Tuesday, 23 April 2013

Self Assessment – MODULE 2




In preparing work for submission there are some who are interested in just getting something (anything) off the their tutor for feedback hitting, as far as possible the word count and then sitting back waiting for the tutor to give feedback line by line. Those who consistently produce the best work do not adopt this approach. Instead they engage in the above before submitting drafts. What they do is review their own work and interrogate it relation to both the Learning Outcomes in the module handbook as well as looking at the grading criteria. 

Let us suppose you are aiming for a 2:1 grade in Module 2. The Handbook states that the assessor will be making a judgment about your work using the framework set out below. There is every good reason for your to self assess based on this criteria. Questions you could be asking of your draft before you submit it for review are in CAPITALS.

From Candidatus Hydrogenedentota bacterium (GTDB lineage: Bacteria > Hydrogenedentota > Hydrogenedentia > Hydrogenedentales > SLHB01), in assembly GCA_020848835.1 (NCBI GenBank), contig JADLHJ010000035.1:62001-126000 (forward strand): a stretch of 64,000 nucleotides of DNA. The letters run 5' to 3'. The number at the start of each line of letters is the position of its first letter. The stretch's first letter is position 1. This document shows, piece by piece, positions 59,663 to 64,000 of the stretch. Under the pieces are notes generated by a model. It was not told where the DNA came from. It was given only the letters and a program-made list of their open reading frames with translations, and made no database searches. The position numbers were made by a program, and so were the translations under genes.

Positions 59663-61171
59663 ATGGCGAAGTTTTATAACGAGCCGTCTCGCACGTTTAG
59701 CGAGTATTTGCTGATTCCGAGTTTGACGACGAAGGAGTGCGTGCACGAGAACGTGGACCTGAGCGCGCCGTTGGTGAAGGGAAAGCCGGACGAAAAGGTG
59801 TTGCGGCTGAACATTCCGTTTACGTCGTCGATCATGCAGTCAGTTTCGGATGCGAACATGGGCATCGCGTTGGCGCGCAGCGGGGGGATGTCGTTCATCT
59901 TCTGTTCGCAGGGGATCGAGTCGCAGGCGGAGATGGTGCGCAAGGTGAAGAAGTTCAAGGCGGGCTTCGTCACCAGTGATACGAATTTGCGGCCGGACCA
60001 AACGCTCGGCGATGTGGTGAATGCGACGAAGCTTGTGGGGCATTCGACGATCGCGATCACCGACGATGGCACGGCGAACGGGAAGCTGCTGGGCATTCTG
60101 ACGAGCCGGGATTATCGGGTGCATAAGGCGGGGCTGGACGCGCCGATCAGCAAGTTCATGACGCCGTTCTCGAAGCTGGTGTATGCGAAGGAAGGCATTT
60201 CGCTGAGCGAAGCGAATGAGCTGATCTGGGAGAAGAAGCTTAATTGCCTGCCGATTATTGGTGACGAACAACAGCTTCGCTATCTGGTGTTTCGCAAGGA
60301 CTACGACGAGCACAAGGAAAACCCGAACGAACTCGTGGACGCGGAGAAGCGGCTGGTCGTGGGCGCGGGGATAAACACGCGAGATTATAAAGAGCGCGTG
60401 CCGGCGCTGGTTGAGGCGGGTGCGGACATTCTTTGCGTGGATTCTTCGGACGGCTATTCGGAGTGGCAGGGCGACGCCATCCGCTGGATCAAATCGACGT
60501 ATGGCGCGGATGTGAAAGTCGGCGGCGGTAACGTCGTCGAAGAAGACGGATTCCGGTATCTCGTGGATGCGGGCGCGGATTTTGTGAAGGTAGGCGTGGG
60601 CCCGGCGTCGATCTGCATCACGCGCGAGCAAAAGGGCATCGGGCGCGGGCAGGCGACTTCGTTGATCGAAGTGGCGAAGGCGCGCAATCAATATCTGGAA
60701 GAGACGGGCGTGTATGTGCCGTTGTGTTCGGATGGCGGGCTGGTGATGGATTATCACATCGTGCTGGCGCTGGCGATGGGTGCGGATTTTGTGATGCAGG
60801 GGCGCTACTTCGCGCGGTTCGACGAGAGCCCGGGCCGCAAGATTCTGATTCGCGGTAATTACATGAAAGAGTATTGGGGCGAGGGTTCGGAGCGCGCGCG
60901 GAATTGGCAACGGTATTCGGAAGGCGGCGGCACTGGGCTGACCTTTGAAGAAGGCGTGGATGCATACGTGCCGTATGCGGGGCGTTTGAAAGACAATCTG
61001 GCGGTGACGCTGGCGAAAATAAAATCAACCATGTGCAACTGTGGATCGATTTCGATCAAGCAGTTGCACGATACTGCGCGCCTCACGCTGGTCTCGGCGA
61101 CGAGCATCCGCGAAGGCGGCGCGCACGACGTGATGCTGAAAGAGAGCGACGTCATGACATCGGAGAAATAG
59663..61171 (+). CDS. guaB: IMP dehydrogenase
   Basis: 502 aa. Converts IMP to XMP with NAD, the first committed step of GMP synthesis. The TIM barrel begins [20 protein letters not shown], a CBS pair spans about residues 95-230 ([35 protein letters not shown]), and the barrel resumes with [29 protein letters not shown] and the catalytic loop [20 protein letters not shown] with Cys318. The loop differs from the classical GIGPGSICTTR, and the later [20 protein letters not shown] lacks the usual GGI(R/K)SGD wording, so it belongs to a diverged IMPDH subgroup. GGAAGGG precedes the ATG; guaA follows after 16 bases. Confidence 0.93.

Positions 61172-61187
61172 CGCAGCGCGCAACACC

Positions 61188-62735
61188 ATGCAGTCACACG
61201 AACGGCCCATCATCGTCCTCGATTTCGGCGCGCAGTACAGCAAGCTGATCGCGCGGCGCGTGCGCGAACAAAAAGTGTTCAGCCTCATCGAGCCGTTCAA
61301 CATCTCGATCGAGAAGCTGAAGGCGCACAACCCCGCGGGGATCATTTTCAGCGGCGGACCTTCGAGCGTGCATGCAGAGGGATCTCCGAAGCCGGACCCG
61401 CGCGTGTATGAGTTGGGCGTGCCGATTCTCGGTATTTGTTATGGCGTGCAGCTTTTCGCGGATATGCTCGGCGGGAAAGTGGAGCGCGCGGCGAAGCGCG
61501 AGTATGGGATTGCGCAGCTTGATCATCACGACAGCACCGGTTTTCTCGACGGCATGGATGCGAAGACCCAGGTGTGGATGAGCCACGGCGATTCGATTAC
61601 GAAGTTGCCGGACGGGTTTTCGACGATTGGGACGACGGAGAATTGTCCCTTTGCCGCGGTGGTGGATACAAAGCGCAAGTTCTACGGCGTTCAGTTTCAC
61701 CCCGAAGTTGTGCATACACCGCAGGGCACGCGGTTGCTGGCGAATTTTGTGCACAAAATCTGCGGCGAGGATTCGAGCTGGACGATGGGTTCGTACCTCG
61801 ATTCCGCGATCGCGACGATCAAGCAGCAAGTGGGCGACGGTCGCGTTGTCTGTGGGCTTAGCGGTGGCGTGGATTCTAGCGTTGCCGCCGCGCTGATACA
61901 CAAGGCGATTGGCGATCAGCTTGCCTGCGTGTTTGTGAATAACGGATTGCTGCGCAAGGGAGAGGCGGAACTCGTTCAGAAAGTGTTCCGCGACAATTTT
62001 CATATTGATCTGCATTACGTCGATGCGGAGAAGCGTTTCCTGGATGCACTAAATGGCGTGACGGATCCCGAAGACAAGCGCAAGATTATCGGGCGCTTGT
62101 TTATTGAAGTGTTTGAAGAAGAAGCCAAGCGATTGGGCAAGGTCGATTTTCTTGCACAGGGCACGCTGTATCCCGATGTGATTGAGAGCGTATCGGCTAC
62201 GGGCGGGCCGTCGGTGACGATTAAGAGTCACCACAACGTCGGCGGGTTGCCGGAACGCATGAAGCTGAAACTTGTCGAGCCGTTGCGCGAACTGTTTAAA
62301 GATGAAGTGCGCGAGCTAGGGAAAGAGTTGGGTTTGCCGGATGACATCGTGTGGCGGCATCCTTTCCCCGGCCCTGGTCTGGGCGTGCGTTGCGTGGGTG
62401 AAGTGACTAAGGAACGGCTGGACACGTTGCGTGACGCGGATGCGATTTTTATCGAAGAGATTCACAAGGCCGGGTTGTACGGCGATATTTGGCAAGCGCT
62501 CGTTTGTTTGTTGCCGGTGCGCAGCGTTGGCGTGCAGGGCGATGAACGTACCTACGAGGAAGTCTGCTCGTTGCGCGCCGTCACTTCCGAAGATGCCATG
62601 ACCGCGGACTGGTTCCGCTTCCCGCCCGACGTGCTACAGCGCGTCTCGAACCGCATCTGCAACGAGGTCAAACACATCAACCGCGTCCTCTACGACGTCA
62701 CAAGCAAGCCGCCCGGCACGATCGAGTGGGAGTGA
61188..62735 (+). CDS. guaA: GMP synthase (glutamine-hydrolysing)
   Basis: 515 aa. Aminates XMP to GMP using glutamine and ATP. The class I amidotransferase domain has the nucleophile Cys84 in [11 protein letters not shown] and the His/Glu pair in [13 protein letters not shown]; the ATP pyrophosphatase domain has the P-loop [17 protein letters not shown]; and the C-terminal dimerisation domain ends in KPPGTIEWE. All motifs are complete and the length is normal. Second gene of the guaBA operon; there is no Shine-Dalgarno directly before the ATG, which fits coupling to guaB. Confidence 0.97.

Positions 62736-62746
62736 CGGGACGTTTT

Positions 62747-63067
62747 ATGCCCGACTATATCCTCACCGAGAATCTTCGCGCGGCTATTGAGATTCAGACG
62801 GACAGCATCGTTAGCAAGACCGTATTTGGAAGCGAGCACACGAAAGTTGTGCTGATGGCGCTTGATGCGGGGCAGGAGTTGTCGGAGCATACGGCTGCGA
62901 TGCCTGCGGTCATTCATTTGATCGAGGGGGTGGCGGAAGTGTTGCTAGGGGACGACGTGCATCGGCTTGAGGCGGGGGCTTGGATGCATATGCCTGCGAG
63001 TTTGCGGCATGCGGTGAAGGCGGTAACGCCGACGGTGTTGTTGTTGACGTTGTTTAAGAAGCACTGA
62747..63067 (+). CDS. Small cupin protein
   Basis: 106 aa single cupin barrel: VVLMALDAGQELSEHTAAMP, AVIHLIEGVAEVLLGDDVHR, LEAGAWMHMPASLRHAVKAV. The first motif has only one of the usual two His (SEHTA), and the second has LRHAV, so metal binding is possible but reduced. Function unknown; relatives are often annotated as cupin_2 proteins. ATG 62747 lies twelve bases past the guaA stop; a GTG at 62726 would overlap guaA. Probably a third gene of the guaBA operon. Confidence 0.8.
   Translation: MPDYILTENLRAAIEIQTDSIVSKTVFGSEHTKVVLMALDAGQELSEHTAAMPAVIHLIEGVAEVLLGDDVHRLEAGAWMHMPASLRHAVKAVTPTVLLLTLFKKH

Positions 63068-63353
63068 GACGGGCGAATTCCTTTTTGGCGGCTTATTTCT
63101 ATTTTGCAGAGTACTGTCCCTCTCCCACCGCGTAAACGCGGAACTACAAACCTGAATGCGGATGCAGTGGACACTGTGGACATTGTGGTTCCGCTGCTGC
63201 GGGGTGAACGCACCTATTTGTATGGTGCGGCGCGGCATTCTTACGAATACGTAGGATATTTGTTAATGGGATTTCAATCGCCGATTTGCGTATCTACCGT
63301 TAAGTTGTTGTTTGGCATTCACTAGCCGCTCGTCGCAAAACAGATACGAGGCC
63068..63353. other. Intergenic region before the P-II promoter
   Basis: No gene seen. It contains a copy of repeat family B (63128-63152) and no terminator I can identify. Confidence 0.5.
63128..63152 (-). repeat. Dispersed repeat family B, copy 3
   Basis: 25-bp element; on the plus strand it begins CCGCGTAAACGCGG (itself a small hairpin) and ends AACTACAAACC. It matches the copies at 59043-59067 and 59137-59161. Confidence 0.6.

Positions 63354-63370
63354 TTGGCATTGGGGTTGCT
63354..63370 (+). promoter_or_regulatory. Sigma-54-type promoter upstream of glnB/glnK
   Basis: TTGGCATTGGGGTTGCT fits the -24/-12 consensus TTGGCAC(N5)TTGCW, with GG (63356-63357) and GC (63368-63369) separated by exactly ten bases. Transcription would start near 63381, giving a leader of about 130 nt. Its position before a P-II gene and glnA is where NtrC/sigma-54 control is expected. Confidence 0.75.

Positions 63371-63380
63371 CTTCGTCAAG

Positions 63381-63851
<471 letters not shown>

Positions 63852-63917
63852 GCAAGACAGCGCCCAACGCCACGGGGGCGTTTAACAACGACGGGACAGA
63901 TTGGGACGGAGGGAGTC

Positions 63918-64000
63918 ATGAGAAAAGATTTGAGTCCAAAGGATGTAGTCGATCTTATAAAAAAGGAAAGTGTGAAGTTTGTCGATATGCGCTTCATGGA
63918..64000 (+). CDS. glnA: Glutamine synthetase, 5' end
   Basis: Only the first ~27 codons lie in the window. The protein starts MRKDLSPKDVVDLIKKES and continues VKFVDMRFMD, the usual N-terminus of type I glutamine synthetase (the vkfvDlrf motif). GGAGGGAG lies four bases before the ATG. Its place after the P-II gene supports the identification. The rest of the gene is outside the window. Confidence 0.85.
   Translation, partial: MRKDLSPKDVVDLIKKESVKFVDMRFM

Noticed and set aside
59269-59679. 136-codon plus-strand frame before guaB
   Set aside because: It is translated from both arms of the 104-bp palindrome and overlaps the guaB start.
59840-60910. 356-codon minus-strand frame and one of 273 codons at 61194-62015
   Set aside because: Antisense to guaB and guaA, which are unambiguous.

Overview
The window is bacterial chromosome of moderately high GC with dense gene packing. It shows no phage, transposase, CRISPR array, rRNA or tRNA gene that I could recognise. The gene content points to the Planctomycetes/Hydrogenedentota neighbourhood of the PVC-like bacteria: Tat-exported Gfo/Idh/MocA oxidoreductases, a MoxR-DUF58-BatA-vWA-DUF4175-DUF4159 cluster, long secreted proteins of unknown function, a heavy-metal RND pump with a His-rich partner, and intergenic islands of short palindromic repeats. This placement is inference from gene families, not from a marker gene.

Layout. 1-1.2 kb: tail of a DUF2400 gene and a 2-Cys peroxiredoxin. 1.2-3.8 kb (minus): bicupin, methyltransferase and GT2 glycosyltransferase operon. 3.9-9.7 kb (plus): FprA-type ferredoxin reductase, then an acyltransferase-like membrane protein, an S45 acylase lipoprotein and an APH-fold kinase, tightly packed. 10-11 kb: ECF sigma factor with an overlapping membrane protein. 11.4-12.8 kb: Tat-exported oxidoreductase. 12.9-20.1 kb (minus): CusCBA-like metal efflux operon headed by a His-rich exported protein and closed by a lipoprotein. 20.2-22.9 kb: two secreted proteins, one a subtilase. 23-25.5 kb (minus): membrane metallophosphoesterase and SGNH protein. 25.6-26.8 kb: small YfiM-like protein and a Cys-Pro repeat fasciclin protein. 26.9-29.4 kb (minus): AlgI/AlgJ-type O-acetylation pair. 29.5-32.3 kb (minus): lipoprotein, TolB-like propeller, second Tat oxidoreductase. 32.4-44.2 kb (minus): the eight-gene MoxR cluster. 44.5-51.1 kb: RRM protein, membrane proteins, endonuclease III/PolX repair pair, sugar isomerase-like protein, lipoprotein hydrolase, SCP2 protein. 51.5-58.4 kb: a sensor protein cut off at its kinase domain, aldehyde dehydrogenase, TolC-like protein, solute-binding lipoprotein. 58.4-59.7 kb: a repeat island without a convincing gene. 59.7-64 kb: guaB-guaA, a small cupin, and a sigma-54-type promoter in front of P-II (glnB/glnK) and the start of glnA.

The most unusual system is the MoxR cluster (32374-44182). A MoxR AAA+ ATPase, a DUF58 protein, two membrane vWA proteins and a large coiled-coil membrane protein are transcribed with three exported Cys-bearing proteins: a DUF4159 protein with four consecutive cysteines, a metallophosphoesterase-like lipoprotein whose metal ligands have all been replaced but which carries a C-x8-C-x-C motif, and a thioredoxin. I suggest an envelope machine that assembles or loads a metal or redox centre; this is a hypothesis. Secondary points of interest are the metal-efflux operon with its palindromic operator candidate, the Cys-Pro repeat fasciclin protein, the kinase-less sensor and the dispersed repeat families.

Your argument about why the line of inquiry is important and worthwhile is very clear and well thought out.

  • HOW WELL EXPRESSED IS THE TOPIC OF MY INQUIRY?
  • HAVE I CONVINCED THE READER OF THE IMPORTANCE OF THE TOPIC?
  • HOW CAN I IMPROVE MY OWN PRACTICE AS A RESULT OF THIS?
  • CAN I IMPROVE THE EXPERIENCE OF THOSE WHO ARE THE RECEPTORS OF MY PRACTICE?
  • WHY / HOW WILL THE WORLD BE A BETTER PLACE AS A RESULT OF COMPLETING THIS INQUIRY?


The literature is well discussed and you have drawn on a wide range of sources.

  • HAVE I FOUND RELEVANT LITERATURE?
  • HOW WELL HAVE I DISCUSSED IT?
  • HAVE I IDENTIFIED DIFFERENT APPROACHES / ARGUMENTS IN THE LITERATURE?
  • DOES THE LITERATURE FALL SHORT OF THE QUESTIONS I WANT TO EXPLORE IN MY INQUIRY?
  • HAVE I CITED PROPERLY AND FOLLOWED THE GUIDANCE IN THE PROGRAMME HANDBOOK?
  • HAVE I INCLUDED A LIST OF REFERENCES AT THE END OF PROJECT PLAN IN ALPHABETICAL ORDER BY AUTHOR’S SURNAME WITH ALL THE RELEVANT BIBLIOGRAPHIC INFORMATION?


Your choice of inquiry tool(s) is both well argued and appropriate and you have provided a helpful critique of tools already tested with your SIG(s) and other networks.